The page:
On January 21, 2017, I marched in Los Angeles as part of the Women’s March on Washington protesting Donald Trump’s presidency. In sister marches around the world, between 3 and 5 million people protested that day.
Crowd estimates for the Los Angeles march range from 200,000 to 750,000. The most recent estimate is 350,000. There were so many people, the police shut down the streets surrounding the original route to accommodate the overflow. My friends and I got downtown at 8:45 a.m. For over an hour, we barely moved from our original spot, there were so many people around us. Two hours after our arrival, we finally started our slow crawl to the civic center–a mere mile away–and didn’t make it there until noon.
But none of that mattered. There was joy at this event. There was camaraderie. Los Angeles is a city where people don’t often see each other on the streets, much less speak to each other. So it was amazing to be downtown in a crowd where people cheerfully made way when a stroller or a wheelchair needed to get through the throngs; where people shared extra pink pussy caps and buttons made especially for the march; where strangers posed for pictures with each other and walked arm-in-arm a few blocks together. It was the most polite, kind, determined crowd I’ve ever been part of. It’s what resistance should look like.
We didn’t know it while we were marching in Los Angeles, but in DC, the March on Washington had spawned its own anthem, “I Can’t Keep Quiet,” by singer MILCK. After rehearsing online, she, the GW Sirens, and Capital Blend–who met IRL in DC for the first time–performed the anthem at the Washington March and then on Full Frontal with Samantha Bee. It’s a song that makes me think, that makes me feel, that inspires me to remember, No, I can’t keep quiet. Not about the changes being thrust into place by this new administration, changes that threaten the fundamental beliefs that define our country.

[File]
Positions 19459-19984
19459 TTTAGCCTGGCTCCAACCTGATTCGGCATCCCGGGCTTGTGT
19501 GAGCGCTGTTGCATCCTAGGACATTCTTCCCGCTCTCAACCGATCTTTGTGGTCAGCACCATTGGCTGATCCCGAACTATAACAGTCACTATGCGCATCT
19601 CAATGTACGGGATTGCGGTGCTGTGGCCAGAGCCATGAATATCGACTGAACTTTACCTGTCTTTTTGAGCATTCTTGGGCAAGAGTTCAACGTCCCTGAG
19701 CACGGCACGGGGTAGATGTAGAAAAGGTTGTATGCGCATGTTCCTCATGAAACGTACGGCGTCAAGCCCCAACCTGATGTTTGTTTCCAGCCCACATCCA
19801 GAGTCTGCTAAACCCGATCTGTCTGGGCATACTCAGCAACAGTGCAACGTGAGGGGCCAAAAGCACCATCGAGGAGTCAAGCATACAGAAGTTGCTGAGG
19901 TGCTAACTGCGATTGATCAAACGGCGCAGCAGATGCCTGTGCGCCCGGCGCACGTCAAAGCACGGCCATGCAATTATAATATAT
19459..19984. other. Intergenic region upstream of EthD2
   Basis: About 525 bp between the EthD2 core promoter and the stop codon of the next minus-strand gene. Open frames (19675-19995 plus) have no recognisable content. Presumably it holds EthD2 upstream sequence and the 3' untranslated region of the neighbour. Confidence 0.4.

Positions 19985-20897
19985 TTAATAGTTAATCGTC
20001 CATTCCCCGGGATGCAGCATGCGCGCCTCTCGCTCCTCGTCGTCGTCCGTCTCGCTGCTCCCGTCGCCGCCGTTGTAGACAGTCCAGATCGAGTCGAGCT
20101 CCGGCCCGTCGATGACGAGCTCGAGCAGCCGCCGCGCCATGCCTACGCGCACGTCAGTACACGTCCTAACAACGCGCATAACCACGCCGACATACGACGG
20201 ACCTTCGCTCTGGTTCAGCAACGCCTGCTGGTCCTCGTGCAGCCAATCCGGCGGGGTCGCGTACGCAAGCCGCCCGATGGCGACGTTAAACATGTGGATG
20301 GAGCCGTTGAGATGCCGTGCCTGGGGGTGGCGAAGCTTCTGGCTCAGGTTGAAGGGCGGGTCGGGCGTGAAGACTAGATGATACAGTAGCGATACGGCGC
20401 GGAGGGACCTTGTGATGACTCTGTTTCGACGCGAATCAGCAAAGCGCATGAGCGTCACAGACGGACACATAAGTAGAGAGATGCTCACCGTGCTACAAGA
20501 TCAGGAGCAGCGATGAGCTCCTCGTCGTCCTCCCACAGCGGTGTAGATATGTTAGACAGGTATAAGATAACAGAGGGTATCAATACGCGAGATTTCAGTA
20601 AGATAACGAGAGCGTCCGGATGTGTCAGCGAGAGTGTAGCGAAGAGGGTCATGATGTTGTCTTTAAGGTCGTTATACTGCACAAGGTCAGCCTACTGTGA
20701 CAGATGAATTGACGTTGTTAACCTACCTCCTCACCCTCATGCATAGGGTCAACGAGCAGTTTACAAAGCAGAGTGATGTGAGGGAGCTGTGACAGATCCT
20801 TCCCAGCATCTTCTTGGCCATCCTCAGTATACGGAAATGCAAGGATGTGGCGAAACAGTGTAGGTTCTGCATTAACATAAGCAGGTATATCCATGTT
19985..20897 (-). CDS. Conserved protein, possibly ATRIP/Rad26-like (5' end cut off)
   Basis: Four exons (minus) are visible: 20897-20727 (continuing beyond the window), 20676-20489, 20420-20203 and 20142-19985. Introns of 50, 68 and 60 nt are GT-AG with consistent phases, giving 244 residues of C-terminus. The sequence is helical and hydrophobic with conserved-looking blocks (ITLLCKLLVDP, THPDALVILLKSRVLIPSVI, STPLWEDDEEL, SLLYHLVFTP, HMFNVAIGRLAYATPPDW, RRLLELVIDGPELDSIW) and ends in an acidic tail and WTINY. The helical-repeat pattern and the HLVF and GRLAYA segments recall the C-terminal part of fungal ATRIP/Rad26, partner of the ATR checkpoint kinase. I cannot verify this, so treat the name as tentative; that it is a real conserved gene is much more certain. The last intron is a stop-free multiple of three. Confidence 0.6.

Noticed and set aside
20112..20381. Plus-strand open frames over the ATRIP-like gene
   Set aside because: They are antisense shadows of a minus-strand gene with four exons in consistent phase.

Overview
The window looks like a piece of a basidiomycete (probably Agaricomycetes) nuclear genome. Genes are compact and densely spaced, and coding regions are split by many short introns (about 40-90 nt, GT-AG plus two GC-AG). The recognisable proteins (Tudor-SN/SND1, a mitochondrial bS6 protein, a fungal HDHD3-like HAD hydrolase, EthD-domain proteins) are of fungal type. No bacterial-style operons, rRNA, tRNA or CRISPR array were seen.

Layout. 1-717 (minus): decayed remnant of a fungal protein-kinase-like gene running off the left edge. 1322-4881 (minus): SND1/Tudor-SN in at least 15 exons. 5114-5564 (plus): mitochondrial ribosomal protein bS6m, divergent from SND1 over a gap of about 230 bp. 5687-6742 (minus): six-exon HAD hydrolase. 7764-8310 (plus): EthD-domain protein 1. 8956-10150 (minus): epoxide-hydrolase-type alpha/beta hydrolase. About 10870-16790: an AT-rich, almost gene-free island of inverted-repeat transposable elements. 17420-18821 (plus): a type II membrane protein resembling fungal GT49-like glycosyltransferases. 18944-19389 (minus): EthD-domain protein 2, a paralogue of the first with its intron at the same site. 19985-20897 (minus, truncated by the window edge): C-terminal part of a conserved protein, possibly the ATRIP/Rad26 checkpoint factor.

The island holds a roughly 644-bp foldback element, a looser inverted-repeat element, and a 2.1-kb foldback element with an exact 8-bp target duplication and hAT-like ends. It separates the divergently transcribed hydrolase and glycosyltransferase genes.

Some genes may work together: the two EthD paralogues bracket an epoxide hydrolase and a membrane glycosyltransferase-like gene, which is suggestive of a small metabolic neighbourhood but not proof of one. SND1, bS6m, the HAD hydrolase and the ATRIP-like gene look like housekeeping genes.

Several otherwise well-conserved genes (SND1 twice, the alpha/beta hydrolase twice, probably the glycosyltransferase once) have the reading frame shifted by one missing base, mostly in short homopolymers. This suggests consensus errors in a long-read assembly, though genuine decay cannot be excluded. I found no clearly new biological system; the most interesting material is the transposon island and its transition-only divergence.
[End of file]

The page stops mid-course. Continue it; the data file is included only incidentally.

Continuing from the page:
So why did I march?
As a writer, I marched to defend the right to state opinions loudly, clearly, precisely, no matter how dissident those opinions might be.
As a citizen, I marched to demand equality for people of every race, religion, gender, sexual orientation.
As a feminist, I marched to defend women’s rights to control their bodies and care for them as they see fit.
As a nature lover, I marched to protect an environment threatened by climate change.
As a mother, I marched to demonstrate to my son that hope still exists, that protest matters, that resistance is essential to preserve our ideals.
As a human being, I marched for facts, fairness, justice, equality–everything our country always has and should continue to stand for.[bctt tweet=”#WhyIMarched For facts, fairness, equality, justice.” username=”colettesartor”]
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Great action, Colette!